Ondrej Pavelec returns to practice
The problem is the 23-year-old native of Kladno in the Czech Republic recalls nothing of his collapse 2:25 into the Thrashers' home opener Oct. 8. Nothing.
I would like to tell you but I don't remember. The last thing I remember is the national anthem ... and then I woke up in the ambulance.” -- Ondrej Pavelec
"I would like to tell you but I don't remember. The last thing I remember is the national anthem ... and then I woke up in the ambulance," Pavelec told reporters Tuesday after he returned to practice for the first time since the incident.
"Pretty big window. I would like to tell you but I don't know," the netminder said.
He's not alone in wanting to find out exactly what happened.
When he first regained consciousness in the ambulance after team trainers and doctors worked feverishly on the ice to tend to him, Pavelec said his legs were numb.
"I couldn't feel my legs. So I was a little bit worried what happened. But when I get to the hospital I started to feel my legs and the doctors told me what happened. And after those tests in the hospital right away they tell me I'm going to be fine," Pavelec said.
Videotape of the incident shows the Thrashers preparing for an offensive zone face-off against the Washington Capitals. And then the camera pans to Pavelec lying on the ice.
"I can remember the face-off in the offensive zone. I was trying to see who they had. Did I want to make a change? What about the face-off match-up could we win this draw and then commotion and there the boy was laying out," head coach Craig Ramsay recalled Tuesday.
"I thought our people got to him quickly and did a good job with a difficult situation," the coach said.
Apparently Pavelec did motion to the bench for assistance but he doesn't recall even that.
"I saw the film after that happened and I should feel something wrong because I was kind of skate to the bench and try to tell the guys that something's wrong but I don't remember," he said. "I just saw the film."
A battery of tests came up with the conclusion that Pavelec suffered from neurocardiogenic syncope. In short, he fainted.
Why? That remains a mystery as Pavelec said there is no history of such a condition in his family. He reported never having had a similar experience previous to this one.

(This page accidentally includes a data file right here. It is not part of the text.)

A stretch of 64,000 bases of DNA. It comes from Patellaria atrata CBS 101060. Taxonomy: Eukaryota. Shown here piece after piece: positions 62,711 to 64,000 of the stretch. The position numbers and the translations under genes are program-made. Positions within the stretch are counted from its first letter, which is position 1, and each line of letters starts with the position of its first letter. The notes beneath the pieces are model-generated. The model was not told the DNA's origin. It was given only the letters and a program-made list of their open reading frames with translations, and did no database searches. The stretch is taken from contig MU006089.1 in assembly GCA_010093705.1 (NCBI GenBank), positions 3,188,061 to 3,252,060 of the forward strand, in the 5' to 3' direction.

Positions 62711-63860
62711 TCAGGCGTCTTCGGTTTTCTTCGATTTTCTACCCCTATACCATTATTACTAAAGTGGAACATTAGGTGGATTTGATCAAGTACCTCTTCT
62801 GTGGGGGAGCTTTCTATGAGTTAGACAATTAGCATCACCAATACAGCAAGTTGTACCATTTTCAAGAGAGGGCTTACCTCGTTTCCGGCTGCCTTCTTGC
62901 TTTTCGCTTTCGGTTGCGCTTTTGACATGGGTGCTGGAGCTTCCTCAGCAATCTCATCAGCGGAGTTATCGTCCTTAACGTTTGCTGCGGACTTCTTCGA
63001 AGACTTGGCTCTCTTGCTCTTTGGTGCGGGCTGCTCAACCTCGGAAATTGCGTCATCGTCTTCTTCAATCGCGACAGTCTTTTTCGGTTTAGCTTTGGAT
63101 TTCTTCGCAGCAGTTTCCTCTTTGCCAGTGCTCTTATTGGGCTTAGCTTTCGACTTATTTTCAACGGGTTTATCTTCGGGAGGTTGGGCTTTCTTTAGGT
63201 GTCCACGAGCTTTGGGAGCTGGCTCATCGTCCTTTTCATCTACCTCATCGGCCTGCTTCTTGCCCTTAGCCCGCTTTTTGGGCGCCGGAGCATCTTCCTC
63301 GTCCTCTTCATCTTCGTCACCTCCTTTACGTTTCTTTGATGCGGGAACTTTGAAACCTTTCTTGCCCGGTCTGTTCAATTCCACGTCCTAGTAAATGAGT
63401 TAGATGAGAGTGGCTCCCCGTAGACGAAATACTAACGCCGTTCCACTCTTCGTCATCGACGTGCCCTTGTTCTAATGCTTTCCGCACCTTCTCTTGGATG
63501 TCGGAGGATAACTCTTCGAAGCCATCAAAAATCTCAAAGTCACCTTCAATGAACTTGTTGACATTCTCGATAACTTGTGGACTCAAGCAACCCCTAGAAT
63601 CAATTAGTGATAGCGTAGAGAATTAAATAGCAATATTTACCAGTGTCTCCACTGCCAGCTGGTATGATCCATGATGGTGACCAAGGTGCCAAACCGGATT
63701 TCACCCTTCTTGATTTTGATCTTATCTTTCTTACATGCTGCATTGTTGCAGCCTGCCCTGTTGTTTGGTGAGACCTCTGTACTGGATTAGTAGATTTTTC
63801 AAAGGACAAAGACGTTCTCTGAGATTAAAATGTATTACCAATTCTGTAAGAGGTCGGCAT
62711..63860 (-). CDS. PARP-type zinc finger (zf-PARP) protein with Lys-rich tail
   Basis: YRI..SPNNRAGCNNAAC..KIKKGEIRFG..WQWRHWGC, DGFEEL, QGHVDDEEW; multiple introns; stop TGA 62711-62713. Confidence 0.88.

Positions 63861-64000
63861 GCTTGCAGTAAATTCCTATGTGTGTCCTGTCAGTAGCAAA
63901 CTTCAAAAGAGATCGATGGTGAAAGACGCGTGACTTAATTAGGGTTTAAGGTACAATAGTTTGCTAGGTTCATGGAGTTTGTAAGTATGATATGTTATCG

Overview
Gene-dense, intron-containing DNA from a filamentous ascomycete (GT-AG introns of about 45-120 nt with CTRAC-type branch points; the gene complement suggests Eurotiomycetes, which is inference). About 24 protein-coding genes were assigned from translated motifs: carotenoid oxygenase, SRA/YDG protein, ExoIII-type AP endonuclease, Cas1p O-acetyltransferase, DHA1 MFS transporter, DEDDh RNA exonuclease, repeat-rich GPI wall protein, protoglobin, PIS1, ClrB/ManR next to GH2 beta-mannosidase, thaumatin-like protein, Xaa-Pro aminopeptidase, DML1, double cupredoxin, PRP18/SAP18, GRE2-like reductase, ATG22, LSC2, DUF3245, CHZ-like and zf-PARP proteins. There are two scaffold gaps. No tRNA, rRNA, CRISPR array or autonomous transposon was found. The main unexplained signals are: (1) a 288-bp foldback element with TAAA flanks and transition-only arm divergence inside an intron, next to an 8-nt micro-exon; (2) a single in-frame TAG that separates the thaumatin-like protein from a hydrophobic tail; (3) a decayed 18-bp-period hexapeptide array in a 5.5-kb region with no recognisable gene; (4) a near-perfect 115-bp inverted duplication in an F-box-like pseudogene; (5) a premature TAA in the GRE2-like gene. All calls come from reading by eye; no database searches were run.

"No, they did all testing for my brain and my heart and what the doctor said, I'm not a doctor, but they said, I just faint," Pavelec said.
"It's nothing serious and hopefully it'll never happen again and like I said they said I'm ready to go," he said.
The news that Pavelec has been cleared for a return to action is welcome news to his teammates as well as family and friends.
Initial reports back in the Czech Republic simply showed the dramatic videotape of Pavelec on the ice. Some reports said he was on life-support systems. But he was quickly able to call his family (his mother is a nurse) and tell them he wasn't in any grave danger once he reached hospital. They will be visiting on a previously planned trip to Atlanta in a couple of weeks.
What may be more problematic for the young netminder, who was slated to share goaltending duties in Atlanta this season with veteran Chris Mason, was the concussion he sustained when he bonked his head on the ice after fainting.
It was, he said, the fourth and most severe concussion of his career.
Still, after working out for about 30 minutes Tuesday, Pavelec said he feels great and will continue to try and get back into game shape. He's also having to break in a new chest protector and pants after a much-loved set of equipment had to be cut away by emergency medical personnel.
"That's the biggest problem right now," he said with a smile.
Ramsay said the netminder will have to get himself ready both mentally and physically before returning to the Thrashers' goal.
He will have to "fight through some demons having missed the start," Ramsay said.
"His job will be to push, push and when he's ready and when he really feels physically fit then we'll analyze whatever situation develops," the coach said.
Ramsay, a longtime coach and player, said he's never seen anything quite like Pavelec's collapse.
"It's only been 40 years so it's not like I've been around a long time. No that would be a first. Never quite seen that, strange ones but not that one. No. And I don't want to see it again," Ramsay said.
Scott Burnside covers the NHL for ESPN.com.
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